The Italian working class is now facing a crossroads. Since the year 2001 Italy has witnessed an uninterrupted series of mass mobilisations, probably the biggest ever in Italian history. But no mass movement can continue indefinitely forever if it does not achieve at least some results. This is the problem which is now facing the Italian working class and in particular its vanguard.

After two years of uninterrupted mass mobilisations, the political landscape in Italy is now changing. Since 2001 we have witnessed a whole series of struggles, including two 24hour general strikes and two multi-million demonstrations in Rome. The main point on the agenda now is not the next demonstration, but the necessary evaluation of the recent events, of the experience the masses have been through.

The Italian Prime Minister, Silvio Berlusconi, does not know the meaning of shame. In an interview last week he said that Mussolini, "never murdered anyone, he sent people on holiday into internal exile". We can, of course, but laugh at all these "statements": the fact remains that, in spite of his seemingly "crazy" outbursts, Berlusconi does represent an important wing of the Italian bourgeoisie.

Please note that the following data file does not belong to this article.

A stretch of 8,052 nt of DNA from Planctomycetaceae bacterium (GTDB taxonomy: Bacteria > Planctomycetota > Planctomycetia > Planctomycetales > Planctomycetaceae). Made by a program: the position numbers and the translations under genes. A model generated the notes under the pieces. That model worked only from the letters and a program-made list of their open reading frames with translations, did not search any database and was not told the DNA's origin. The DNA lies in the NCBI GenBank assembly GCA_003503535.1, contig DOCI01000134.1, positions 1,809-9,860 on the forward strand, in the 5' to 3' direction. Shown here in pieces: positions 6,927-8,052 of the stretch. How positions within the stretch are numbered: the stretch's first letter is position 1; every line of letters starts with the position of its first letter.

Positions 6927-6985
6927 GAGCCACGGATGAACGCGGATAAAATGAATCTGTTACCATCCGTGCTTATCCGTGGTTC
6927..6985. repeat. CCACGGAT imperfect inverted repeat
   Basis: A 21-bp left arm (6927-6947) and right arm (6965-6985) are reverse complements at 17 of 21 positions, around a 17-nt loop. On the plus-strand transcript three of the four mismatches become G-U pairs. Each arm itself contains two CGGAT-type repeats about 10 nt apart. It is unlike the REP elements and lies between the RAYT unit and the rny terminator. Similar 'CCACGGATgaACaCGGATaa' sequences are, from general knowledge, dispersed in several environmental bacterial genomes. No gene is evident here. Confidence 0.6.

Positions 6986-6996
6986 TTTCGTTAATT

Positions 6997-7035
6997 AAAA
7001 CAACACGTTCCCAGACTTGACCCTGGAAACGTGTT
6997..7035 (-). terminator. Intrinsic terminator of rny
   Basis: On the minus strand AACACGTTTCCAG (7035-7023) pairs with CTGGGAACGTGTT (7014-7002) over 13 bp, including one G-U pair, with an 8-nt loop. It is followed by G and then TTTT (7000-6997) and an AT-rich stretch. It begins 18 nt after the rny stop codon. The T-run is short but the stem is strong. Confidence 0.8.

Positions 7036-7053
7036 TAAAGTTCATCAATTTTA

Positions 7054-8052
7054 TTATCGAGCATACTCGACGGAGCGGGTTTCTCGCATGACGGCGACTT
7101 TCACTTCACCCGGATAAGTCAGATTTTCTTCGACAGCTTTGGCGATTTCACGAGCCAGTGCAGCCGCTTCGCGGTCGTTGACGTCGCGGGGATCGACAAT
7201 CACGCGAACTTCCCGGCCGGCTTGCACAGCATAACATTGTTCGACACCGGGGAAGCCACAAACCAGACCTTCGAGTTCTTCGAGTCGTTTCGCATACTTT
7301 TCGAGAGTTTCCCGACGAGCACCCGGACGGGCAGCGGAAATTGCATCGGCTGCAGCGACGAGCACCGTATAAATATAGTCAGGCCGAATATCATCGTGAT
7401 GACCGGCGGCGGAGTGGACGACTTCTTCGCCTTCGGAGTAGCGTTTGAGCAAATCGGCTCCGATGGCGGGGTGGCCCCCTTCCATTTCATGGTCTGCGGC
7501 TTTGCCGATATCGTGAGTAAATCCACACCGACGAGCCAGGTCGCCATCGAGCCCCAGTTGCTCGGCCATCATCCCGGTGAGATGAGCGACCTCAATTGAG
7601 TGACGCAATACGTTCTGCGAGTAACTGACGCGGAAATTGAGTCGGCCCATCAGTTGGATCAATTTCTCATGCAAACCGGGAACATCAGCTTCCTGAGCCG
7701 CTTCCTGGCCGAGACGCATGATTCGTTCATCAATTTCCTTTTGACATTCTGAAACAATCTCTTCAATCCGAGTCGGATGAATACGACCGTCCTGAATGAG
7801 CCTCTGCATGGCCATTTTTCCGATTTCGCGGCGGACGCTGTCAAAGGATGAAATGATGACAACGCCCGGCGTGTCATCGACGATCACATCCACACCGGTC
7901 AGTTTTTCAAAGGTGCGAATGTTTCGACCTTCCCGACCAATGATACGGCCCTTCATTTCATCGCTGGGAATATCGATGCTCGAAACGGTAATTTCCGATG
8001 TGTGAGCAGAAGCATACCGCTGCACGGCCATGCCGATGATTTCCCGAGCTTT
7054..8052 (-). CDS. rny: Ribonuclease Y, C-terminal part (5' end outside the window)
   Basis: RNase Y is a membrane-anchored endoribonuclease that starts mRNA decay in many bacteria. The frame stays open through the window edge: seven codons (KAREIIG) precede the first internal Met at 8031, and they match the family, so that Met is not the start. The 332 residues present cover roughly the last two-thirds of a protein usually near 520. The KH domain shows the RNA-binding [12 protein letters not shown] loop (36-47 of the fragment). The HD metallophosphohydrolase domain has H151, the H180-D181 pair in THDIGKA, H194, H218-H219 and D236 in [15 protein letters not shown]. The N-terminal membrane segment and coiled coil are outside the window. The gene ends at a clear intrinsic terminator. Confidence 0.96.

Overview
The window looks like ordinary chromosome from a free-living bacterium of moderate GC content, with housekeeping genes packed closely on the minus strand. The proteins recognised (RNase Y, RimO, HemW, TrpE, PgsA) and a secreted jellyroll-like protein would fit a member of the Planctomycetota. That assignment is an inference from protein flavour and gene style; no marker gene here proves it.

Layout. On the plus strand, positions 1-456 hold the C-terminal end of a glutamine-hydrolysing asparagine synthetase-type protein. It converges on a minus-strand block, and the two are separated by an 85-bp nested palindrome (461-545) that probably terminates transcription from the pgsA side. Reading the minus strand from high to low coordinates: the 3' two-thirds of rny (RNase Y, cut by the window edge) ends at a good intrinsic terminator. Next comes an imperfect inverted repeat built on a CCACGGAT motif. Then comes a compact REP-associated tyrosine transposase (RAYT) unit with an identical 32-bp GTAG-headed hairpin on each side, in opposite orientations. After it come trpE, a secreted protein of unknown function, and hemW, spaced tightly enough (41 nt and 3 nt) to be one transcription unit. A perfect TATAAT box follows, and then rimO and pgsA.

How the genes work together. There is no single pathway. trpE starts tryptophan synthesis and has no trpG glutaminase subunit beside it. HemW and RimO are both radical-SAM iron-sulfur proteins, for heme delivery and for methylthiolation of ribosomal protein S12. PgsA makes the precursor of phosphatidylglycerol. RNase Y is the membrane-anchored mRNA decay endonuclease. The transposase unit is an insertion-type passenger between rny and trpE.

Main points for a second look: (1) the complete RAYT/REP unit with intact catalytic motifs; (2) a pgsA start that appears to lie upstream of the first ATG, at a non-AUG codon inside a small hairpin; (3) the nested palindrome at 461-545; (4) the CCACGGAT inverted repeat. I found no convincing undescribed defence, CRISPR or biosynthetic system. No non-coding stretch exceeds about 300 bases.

On Friday October 24, about ten million workers took part in a 4-hour general strike called by the trade unions against Berlusconi’s proposed counter-reform of the pension system. 1.5 million people workers participated in over 100 demonstrations throughout the whole of Italy. The strike was particularly successful in the public sector, in education, public transport, and the railways. It indicates that within a short space of time we will be facing a new and maybe decisive turning point in the class struggle in Italy.

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